Yesterday I pivoted to C with J. I had him start to build out an array for abstract datatypes in C. Initially we were focusing on writing pseudocode with sorting algorithms. Last week J concretely stated that he wants to work for the NSA doing cyber-security. The decision to pivot to writing all whiteboard code in C was instant.
If J is going to work for the NSA he needs to get really really really good at C really really really fast. C is the grandfather of so many programming languages.
I had to decide what problem to have J code. The hardest things for me, in learning C, have been pointers, addresses, and the varying compiler-specific-differences in memory size allocation.
With this in mind, I struggled to come up with a project to illustrate the power and limitations of C.
Enter the almighty array.
I remember taking a poll on Twitter a few years back with my programmer friends. This is going to sound lame to any non-programmers, but the poll question was:
“What’s your favorite data structure?”
Instantly, I responded, “The almighty array!”
All of computer science can be summed up in 1 word: lists. We’re interested in manipulating these lists in C with a data structure called an array. Arrays give us the ability to sort our lists, tell you what is contained in each element of the list, remove something from the beginning of the list, remove something from the end of a list, add something to the beginning, add something to end, append, and prepend. Unfortunately, C is so old, it wasn’t made to hold multiple items of different types in the same list.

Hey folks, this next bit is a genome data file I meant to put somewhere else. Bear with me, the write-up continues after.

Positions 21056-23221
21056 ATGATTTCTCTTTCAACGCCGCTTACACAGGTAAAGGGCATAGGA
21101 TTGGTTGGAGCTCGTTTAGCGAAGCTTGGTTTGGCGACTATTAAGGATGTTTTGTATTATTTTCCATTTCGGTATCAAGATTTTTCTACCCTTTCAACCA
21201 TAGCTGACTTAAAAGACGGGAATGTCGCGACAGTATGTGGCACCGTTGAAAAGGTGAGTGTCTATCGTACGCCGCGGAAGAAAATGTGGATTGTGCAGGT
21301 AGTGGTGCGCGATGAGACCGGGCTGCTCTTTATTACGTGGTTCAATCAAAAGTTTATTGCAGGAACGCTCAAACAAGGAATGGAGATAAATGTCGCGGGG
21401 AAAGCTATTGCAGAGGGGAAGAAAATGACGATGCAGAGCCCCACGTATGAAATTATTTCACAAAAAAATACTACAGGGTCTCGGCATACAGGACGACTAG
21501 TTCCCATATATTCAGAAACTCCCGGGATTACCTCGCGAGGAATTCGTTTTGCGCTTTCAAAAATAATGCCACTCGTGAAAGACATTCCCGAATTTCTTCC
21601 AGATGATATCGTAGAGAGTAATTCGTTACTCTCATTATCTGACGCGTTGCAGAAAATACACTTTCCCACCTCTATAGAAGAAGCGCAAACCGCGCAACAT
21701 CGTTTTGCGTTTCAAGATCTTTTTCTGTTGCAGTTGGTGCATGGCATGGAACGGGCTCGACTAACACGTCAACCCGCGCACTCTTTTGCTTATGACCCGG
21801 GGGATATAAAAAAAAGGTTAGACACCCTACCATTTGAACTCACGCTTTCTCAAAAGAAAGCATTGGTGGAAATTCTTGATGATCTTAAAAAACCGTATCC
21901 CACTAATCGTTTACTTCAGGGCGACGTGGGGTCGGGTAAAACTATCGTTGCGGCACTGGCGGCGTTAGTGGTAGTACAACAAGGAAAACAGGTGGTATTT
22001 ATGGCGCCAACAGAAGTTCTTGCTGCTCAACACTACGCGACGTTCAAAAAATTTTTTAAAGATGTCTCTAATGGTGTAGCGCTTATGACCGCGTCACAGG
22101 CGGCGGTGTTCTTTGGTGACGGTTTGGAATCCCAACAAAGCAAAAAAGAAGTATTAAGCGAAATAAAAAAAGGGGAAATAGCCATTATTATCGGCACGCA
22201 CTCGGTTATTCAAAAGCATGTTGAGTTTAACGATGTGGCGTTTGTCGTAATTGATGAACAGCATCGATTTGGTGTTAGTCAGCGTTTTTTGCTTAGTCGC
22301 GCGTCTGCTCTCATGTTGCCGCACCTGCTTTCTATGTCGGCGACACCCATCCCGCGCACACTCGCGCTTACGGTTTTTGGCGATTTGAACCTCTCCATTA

“Passing an array of known size by value would require pushing all the array content on the stack. This feature would encourage memory consumption, when memory was sparse, and moving the memory was slow. Passing an array of variable size would have required pushing the size and the content, and calculate dynamically where to find the remaining arguments on the stack. An unacceptable overhead for an OS developer!” – StackExchange
C is an old programming language that was created at AT&T in the mid 1960’s to early 1970s by Dennis Ritchie. This one dude created an computer language then rewrote the Unix operating system. It’s what OSX on Macs is based on.
One of the draw backs of C is that it does not have “first-class” arrays.
This limitation is exactly what I want J to code around. I’ve asked him to come up with ways to do array operations in C. The operations we’re interested in coding up are: pop, push, append, prepend, and length.
He’s started with length in pseudocode. I’m excited to see how this turns out. I’m interested in seeing how he stores various datatypes in the array. We’re going to be working with storing strings, ints, chars, and pointers. I’m excited to see how J tackles this problem set 🙂